The Week That Was In Running – May 15 – 21, 2017
May 23, 2017
If you missed our in-depth coverage of the 2017 USATF Distance Classic or the USADA doping report on Alberto Salazar and the Nike Oregon Project, catch up now:
Or you can just watch the Centro vs Farah race:
Performance of the Week
A big thumbs up has to go out to Germany’s Konstanze Klosterhalfen. The 20-year-old continues to raise eyebrows. Last week, the German college student ran a solo 14:51.38 5000 without the help of pacemakers. To put that in perspective for you, if she were in the NCAA (the US collegiate system), she’d have the best time by 37+ seconds and the NCAA record by 10+.
Klosterhalfen, who has been referred to by some as “Germany’s Mary Cain” clearly needs a new nickname as Klosterhalfen continues to improve each and every year.
Take a look at how her 800, 1500, 3000 and 5000 pbs have improved each and every year.
We wish we could report there was positive news like that for America’s top young women’s talent, but the 21-year-old Mary Cain hasn’t raced all year. In fact, last week was an anniversary of sorts for Cain. It’s now been more than four years since she PR’d at 1500 as Cain’s 4:04.62 1500 pb was run at the 2013 Oxy meet on May 17, 2013. Her 800 pb of 1:59.51 will turn four on June 1.
Just two years ago, her then coach Alberto Salazar was being quoted in the New York Times as saying he knows Mary Cain can run 3:55. Now Cain’s not competing and Salazar’s being profiled in the NYT for possibly breaking anti-doping rules.
In terms of age, Alexa Efraimson is the better comparison to Klosterhalfen as Efraimson, born on 2/20/97, is just two days younger than Klosterhalfen. And while Efraimson has better PRs than Klosterhalfen at both 800 (2:00.99 vs 2:01.55) and 1500 (4:03.39 vs. 4:04.45), Efraimson’s improvement hasn’t been steady like Klosterhalfen’s. Efraimson’s 4:03.39 PB will turn two in one week as it was set on May 31 at the 2015 Prefontaine Classic. Last week at Oxy, Efraimson ran a seasonal best of 4:10.12. That’s the good news. The bad news is that’s the slowest seasonal best she’s had at this time of the year since 2014.
What does it all mean? It’s hard to say. We know one thing – with the changes that occur with young female distance runners’ bodies, making bold predictions at a young age is foolish. On that front, we highly recommend that everyone read this: Lauren Fleshman Writes A Letter To Her High School Self – “You can be fast and a developed woman.”
Go Figure / Stat of the Week I
3 – number of World Championship qualifying times achieved on the men’s side at the USATF Distance Classic held at Occidental College last week.
5 – number of World Championship qualifying times achieved at the Georgia high school state meet last week.
Yes, those figures are correct. On the men’s side at Oxy, the three qualifiers all came from the men’s 1500 (Centrowitz, Farah and O’Hare).* At the Georgia high school meet, there were two sections of a pro 800 and in the top one five guys dipped under the 1:45.90 standard.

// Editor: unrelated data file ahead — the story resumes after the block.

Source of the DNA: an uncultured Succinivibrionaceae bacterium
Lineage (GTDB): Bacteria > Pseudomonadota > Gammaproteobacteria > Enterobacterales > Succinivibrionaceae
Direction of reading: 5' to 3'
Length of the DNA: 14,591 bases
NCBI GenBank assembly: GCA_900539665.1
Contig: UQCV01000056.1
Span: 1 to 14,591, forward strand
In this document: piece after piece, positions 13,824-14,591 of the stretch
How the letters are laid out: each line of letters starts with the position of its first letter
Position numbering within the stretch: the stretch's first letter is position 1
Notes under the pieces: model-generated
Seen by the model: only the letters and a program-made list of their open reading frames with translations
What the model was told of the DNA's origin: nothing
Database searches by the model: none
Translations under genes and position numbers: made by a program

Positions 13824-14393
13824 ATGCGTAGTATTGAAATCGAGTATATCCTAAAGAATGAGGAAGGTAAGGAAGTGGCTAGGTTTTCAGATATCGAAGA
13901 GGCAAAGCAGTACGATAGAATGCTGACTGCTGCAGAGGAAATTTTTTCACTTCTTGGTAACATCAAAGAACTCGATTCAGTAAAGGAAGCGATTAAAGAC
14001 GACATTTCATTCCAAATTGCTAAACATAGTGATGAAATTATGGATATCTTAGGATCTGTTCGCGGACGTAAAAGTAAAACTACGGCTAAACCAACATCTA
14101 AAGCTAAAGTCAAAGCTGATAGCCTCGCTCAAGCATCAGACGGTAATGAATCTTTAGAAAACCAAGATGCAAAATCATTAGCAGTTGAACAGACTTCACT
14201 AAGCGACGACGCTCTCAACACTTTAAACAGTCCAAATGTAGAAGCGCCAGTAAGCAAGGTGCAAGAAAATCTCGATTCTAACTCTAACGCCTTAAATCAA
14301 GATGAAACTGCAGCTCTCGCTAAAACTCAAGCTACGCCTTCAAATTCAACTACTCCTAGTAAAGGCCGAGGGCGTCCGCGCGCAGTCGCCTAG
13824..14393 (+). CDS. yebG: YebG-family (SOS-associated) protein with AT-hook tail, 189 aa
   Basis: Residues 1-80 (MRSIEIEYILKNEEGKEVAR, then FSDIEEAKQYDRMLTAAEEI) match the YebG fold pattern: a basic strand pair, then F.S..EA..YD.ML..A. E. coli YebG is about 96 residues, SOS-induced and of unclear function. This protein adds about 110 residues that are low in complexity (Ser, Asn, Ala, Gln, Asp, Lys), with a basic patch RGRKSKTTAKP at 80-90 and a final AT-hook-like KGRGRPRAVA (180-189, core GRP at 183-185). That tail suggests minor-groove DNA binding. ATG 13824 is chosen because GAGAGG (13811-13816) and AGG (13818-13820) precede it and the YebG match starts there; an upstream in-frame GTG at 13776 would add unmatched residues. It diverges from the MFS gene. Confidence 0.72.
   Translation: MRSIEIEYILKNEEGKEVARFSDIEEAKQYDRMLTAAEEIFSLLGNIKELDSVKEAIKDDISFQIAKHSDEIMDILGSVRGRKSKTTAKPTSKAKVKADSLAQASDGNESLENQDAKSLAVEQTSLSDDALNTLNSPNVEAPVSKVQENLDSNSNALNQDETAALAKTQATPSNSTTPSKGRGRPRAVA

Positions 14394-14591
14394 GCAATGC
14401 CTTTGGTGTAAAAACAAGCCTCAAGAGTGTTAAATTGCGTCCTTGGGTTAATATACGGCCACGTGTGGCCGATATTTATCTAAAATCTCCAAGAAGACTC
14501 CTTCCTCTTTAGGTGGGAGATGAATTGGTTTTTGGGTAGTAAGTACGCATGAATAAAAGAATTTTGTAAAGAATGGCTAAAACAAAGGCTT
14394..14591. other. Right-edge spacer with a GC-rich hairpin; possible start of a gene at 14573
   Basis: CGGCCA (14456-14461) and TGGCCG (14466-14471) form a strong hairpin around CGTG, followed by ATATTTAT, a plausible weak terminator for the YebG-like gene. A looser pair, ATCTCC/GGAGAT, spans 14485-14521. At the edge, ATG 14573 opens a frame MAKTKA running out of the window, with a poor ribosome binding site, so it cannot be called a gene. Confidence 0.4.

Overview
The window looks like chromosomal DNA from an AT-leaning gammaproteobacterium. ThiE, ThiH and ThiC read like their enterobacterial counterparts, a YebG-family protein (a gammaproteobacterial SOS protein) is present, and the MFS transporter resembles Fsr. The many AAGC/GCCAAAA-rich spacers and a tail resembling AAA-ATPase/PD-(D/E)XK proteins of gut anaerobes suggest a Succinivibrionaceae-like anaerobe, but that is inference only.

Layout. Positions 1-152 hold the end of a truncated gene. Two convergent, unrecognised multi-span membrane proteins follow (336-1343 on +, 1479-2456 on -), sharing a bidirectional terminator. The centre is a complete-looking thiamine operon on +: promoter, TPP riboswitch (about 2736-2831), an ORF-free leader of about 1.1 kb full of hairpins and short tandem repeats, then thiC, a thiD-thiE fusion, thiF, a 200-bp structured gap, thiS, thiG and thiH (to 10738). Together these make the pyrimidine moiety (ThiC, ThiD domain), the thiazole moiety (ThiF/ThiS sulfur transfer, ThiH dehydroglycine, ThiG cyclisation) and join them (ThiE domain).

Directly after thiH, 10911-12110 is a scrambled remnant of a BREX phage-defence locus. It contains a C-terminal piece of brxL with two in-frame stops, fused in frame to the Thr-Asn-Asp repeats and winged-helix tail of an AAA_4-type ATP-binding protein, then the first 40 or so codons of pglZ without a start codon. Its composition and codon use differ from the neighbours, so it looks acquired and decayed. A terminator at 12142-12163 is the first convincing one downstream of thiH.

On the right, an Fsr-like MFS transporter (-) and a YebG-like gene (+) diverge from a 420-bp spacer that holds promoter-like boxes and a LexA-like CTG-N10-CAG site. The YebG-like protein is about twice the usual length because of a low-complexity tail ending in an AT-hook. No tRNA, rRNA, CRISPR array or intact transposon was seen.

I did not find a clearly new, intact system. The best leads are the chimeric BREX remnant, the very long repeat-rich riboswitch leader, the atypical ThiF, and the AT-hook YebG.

On a percentage basis, the Georgia meet did way better as well as there were just 15 finishers in the two races, so 33% picked up the standard whereas in Oxy there were 83 men’s finishers so just 3.6% did.
If you add in the women, then there were more qualifiers at Oxy as 11 women picked up qualifiers at Oxy (four in the 800, two in the 1500 and five in the 5000).
*There may have been three more qualifiers in the men’s steeplechase, but we’re not sure if they will count as the water jump barrier was not set at the correct height for a portion of the race. After reviewing race video, USATF said that the advantage was negligible for the athletes that cleared the lower barrier and that it will accept the marks for USATF Outdoor Championship qualifying purposes. USATF also said it would request that the IAAF accept the marks for Worlds.
Dream 800 – Georgia Meet of Champions – Top 5 Results
800m Section 2:
1. Alex Amankwah, Ghana 1:44.80 NR $2000 + 1000i
2. Drew Windle, Brooks Beasts 1:45.02 PB 1000
3. Erik Sowinski, NIKE 1:45.23 500
4. Shaquille Walker, Brooks Beasts 1:45.68
5. Jesse Garn, HOKA NJ-NY TC 1:45.82 PB
If you missed our extensive coverage of the USATF meet, catch up here: Matthew Centrowitz Takes Down Mo Farah, Brenda Martinez Impresses – 2017 Oxy USATF Distance Classic Recap
Joan Benoit Samuelson Turns 60 & Promptly Runs A Marathon And Says She Wants Another World Record
1984 Olympic marathon champ Joan Benoit Samuelson turned 60 last week and announced she wants to try to become the first 60+ woman to break 3 hours in the marathon in Chicago this fall.
The WR in the 60-64 age group is 3:01:30 and Samuelson ran a 55-59 WR of 2:50:33 when she was 55.
Samuelson turning 60 and her talk of the 60+ world record got a decent amount of fanfare but what didn’t get talked about is that Samuelson actually ran a marathon last week at age 60.
For the first time in her career, she ran a marathon in her native Maine, running part of the race with her old friend Michael Westphal, who has Parkinson’s disease (Westphal beat Joan in the 1979 Boston Marathon). Samuelson’s goal was to raise money for the Michael J Fox Foundation (they haven’t reached their goal, you can donate here), not necessarily run fast. She ran 3:12:21 (7:21 pace) after running the first 16.88 miles at 6:58 pace. It’s possible she slowed down to run with Westphal as he was expected to run the final 15km with her.